I had already made some calls to the City of Oklahoma City's Planning & Zoning departments and was certain we would be able to convert the existing duplex occupancy into a single family home. But, outside the home was a different story.
Since the home was in one of Oklahoma City's official historic preservation districts, I knew that any exterior work - including maintenance - would be subject to the City's adopted preservation standards and guidelines which I was already familiar. But, knowing how to apply these is not enough. Interpretation is a critical part of any faithfully maintained ordinance, and that would be up to the powers that be.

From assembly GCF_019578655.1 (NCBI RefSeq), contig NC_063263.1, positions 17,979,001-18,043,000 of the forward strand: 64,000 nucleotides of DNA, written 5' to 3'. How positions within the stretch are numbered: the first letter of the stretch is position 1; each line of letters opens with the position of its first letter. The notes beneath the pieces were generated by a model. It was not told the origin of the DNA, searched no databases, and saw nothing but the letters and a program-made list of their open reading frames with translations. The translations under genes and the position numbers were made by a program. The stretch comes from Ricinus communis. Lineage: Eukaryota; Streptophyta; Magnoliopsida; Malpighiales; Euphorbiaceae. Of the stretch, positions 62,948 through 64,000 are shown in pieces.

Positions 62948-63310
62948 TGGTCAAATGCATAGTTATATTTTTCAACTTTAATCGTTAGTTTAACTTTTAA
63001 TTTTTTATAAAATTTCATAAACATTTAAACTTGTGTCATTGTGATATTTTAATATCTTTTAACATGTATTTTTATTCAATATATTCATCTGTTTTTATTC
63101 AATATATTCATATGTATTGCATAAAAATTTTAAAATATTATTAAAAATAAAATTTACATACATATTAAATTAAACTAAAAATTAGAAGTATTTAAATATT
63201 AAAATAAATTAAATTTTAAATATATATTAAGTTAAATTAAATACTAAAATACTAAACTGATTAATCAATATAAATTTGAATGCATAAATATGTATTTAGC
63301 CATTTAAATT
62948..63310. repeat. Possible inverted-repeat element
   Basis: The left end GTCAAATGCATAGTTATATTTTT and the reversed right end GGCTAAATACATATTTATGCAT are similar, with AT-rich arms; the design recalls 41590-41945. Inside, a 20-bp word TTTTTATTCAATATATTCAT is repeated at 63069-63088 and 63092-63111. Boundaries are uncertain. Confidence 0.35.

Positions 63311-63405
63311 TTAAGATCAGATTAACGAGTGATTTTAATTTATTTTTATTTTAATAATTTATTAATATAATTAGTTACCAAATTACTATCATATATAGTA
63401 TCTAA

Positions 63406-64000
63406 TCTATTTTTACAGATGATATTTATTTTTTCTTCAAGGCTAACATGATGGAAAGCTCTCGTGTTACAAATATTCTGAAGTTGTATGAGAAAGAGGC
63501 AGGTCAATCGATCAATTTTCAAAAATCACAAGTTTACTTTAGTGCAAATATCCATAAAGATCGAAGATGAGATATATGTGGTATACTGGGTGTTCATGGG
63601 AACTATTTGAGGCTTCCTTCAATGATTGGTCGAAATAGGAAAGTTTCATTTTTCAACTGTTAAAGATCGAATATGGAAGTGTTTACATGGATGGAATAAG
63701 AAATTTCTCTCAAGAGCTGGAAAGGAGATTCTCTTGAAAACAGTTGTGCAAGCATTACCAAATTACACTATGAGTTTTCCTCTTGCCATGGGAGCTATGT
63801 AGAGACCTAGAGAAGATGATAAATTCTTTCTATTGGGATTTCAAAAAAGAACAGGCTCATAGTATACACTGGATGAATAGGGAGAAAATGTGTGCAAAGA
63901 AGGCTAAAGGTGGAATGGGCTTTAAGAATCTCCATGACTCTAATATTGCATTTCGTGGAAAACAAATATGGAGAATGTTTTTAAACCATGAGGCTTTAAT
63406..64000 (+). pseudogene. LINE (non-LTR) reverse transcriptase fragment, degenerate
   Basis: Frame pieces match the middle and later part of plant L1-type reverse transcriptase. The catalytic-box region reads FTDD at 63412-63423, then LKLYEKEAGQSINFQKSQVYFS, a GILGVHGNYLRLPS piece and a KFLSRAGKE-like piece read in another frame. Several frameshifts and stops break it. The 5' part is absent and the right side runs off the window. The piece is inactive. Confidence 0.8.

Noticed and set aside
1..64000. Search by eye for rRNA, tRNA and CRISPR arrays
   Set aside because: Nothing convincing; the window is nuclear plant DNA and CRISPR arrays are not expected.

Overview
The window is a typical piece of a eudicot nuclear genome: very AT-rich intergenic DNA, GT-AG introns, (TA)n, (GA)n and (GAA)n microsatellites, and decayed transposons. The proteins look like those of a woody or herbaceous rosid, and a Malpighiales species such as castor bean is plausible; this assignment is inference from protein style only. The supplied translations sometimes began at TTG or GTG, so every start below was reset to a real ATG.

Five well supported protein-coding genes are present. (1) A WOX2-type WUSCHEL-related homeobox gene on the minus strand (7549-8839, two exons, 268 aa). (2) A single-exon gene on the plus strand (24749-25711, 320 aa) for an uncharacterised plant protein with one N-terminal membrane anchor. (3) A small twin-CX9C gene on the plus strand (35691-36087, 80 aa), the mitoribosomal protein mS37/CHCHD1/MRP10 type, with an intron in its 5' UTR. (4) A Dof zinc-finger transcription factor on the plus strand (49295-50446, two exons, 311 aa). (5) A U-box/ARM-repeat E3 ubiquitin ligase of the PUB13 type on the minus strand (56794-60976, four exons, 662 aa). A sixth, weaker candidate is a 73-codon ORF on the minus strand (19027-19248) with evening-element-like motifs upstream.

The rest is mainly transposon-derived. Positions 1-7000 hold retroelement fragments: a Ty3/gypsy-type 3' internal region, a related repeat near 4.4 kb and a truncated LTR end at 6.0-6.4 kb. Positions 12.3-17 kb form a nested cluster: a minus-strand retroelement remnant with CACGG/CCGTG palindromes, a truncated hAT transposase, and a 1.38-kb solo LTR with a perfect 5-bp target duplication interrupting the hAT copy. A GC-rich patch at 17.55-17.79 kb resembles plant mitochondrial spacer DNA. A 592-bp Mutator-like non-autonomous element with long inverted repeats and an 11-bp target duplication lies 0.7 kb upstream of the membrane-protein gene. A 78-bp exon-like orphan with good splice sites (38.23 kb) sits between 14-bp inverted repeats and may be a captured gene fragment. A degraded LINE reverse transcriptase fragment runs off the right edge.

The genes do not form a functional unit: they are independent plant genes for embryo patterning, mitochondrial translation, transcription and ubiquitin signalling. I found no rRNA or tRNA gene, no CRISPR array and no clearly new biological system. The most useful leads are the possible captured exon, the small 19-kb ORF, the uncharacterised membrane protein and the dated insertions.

Historic District Approval Process
According to regulations on the City of Oklahoma City's Historic Preservation webpage: "Changes to buildings, demolitions and new construction in Historic Preservation (HP) or Historic Landmark (HL) zones require a Certificate of Approval to be issued by the Historic Preservation Commission or Planning Department staff."
The owners and I would soon come to understand that these formal approvals came in two forms:
- Administrative Approval from the Planning Department Staff
- Certificate of Appropriateness from the Historic Preservation Commission (HPC)
We will be discussing these further in the next post in this series.
OKC Historic Preservation Districts & Design Guidelines